Summit Notebook

Going green!

May 21, 2008

green1.jpg

Fujitsu is going green with a vengeance. Executive Vice President Chiaki Ito said at the Reuters Global Technology, Media and Telecoms summit that there is a business opportunity in making products that help cut carbon emissions.

Demystifying the iPhone

May 21, 2008

sachio-semmoto.jpgeAccess Chairman Sachio Semmoto – a veteran in the Japanese telecommunications industry — is quite critical about the iPhone. Here’s what he has to say about Apple’s cult touchscreen phone:

VMWare’s Diane Greene staying put

May 20, 2008

With one high-profile female Silicon Valley CEO swapping her executive office for a more political challenge, another — VMWare co-founder Diane Greene — says she’s sticking around.

Wanted Urgently: Currency Risk Manager

May 20, 2008

diane-greene.jpg VMware may be one of the most successful enterprise software companies of its generation with revenue continuing to grow at more than 50 percent even after it hit $1 billion, but they sure do seem to need a currency risk manager.

Hulu and the best job in the world

May 20, 2008

Hulu Chief Executive Jason Kilar was at the Reuters Technology Media and Telecommunications Summit in New York on Tuesday, where he told us about the best job in the entire world. Read on:

Hulu by numbers

May 20, 2008

Hulu CEO Jason Kilar stopped by the Reuters Global Technology, Media and Telecoms Summit to discuss the future of online video advertising and why giving users what they want trumps having it stolen.

No escape from billboards in Internet age

By georgina prodhan
May 20, 2008

jean-francois-decaux.jpgBillboard advertising is more than a century old but the medium will survive while TV ad revenues fade in the face of the Internet, says veteran advertising executive Jean-Francois Decaux. The JCDecaux co-CEO told the Reuters Global Technology, Media and Telecoms summit he didn’t care whether broadcasters or Internet companies won the battle of the living room or the bedroom, because once people leave their houses they’re faced with outdoor advertising they can’t escape, and where space is limited. “As soon as you leave your home and your children leave your home, they are basically facing our panels.”

What telcos can learn from Cheerios cereal

May 20, 2008

rtx5wtm.jpgWhat does the telecoms industry have in common with Cheerios? Sol Trujillo, CEO of Australian telecoms group Telstra, told the Reuters Global Technology, Media and Telecoms summit in Paris telcos can learn a lot from those tasty little wheat rings. Cheerios cereal was stuck in a rut years back with people bored of the same old thing. “General Mills saved Cheerios by adding honey and developing many different flavours over the years.” A simple change kept Cheerios on the shelves. Telcos, Trujillo says, need to do the same: Differentiate themselves yet keep it simple. The man with the golden phone whips out his Telstra flip mobile and points to one button that allows users to make video calls or download a song in no time. “I can get you to learn how to make a video call in 5 seconds.” Simple. Seems Trujillo is making inroads, Australians are using more video calls than anyone else.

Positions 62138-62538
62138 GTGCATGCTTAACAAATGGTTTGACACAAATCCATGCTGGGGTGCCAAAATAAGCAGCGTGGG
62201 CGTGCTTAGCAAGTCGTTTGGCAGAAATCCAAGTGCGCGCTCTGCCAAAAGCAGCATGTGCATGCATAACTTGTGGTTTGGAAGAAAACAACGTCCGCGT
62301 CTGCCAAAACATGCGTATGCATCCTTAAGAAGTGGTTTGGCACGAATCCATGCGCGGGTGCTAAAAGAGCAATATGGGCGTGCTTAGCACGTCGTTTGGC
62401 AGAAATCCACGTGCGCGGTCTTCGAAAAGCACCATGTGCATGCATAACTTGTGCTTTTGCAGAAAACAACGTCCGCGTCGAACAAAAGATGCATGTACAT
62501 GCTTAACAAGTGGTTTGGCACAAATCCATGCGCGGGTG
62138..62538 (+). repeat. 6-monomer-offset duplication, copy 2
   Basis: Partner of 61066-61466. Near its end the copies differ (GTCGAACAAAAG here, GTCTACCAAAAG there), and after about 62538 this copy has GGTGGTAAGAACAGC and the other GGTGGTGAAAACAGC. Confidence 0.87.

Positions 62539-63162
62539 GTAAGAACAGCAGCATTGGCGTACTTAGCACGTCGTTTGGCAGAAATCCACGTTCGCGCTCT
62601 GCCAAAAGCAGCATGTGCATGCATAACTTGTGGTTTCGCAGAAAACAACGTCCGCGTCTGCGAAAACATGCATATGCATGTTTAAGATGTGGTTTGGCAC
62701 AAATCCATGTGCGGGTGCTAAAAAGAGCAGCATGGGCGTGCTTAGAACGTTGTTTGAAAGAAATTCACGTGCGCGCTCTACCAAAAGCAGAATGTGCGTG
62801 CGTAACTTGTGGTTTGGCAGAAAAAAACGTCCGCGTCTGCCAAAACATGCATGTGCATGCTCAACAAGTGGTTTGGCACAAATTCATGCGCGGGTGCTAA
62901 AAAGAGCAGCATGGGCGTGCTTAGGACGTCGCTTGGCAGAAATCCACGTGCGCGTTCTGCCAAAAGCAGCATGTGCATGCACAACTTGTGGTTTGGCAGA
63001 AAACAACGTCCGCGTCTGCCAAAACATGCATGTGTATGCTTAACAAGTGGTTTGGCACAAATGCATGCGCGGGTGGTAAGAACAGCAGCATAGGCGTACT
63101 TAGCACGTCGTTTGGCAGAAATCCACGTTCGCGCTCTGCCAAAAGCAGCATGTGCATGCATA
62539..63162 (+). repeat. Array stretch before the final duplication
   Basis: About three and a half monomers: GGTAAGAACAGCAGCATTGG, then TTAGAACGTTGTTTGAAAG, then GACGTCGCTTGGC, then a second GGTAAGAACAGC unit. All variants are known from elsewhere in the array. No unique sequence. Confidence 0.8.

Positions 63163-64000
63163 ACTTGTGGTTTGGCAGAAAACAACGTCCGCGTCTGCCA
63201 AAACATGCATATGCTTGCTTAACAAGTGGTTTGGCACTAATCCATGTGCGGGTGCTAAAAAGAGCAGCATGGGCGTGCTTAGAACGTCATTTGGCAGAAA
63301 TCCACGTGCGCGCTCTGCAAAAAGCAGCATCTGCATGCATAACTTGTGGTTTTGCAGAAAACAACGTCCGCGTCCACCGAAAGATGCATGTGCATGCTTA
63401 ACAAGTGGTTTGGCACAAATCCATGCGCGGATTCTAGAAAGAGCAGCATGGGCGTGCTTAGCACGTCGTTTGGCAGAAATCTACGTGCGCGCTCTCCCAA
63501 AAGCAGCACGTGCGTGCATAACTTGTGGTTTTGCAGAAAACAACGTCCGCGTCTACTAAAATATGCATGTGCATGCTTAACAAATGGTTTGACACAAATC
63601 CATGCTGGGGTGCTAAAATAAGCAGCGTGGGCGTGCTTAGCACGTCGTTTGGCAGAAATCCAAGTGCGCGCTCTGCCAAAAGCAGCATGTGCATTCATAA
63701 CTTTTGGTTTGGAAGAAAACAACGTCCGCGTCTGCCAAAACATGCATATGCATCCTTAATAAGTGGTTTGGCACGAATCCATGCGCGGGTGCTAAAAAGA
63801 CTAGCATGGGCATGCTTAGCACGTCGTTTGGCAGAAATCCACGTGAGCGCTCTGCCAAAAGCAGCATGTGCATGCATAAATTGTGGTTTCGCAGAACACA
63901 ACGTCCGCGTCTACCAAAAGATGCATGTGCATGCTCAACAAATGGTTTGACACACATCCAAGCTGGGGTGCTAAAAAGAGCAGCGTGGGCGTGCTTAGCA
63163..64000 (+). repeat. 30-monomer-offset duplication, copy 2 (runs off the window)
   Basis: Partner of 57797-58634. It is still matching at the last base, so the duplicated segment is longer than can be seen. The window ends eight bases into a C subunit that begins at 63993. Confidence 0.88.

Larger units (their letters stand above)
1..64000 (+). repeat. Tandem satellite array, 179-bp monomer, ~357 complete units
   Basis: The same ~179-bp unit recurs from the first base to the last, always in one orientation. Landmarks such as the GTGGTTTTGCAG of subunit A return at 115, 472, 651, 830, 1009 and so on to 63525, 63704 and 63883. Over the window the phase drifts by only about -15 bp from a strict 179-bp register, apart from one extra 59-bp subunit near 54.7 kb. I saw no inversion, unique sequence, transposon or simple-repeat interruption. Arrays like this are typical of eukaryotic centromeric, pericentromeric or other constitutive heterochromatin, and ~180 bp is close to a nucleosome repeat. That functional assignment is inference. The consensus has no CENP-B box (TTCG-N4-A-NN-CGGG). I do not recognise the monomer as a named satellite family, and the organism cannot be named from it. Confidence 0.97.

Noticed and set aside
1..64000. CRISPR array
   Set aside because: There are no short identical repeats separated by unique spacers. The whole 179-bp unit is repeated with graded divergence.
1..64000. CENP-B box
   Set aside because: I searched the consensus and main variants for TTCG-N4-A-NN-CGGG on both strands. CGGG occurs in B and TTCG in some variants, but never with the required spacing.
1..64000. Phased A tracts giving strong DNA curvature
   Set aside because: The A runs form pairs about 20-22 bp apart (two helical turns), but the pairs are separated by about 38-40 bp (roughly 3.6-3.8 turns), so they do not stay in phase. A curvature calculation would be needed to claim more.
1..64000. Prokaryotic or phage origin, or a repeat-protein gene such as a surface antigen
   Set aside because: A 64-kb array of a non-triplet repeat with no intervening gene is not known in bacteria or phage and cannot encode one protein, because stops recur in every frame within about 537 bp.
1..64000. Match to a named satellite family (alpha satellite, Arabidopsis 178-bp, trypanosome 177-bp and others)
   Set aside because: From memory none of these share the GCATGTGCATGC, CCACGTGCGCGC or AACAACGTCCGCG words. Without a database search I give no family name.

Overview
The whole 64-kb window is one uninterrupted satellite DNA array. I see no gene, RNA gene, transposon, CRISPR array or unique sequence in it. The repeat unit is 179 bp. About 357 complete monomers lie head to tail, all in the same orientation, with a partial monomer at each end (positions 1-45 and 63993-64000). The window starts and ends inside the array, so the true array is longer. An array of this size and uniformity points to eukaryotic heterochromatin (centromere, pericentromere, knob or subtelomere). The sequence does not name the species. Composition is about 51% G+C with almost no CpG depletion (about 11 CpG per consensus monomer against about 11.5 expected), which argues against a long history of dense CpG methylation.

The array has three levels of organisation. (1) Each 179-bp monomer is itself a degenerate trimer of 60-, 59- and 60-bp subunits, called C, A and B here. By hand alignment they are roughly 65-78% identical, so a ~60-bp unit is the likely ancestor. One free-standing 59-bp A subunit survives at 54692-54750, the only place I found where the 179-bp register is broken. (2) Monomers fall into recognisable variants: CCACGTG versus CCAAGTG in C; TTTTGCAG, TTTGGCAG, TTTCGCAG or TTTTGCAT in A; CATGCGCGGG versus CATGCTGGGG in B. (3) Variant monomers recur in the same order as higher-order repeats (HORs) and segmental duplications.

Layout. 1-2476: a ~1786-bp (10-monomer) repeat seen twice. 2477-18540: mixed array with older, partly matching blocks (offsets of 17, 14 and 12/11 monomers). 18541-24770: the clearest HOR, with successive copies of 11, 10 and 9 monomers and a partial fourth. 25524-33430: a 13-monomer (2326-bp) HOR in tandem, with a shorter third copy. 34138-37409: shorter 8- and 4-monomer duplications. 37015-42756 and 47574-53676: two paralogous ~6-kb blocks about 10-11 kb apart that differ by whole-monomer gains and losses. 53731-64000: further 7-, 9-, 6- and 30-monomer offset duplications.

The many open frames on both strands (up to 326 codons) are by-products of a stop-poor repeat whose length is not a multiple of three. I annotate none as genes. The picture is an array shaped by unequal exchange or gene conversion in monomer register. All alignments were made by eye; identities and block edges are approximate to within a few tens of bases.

Your company makes money? The stock market don’t care.

May 20, 2008

akhavan.jpgIf you thought a company flush with cash was a pretty good thing, you couldn’t be more wrong, Hamid Akhavan, head of Deutsche Telekom’s wireless business T-Mobile, told the Reuters Global Technology, Media and Telecoms summit in Paris. “The stock markets, the financial markets overproportionally reward growth. Growth to them is the sexiest thing on earth. You can produce truck loads of cash, it’s unexciting. But you could produce a little bit of growth and it’s just the coolest thing. All you have to do is take a look at Google and look at the valuation of Google and then you see how much the stock markets love growth.”

It’s mating season again for Tech and Telecoms

May 20, 2008

penguin.jpgHear that distinctive call of the software maker wooing its kind? See the mobile carrier flirting with its rival in the corner? Our guests at the Reuters Global Technology, Media and Telecoms Summit keep talking about consolidation in their industries.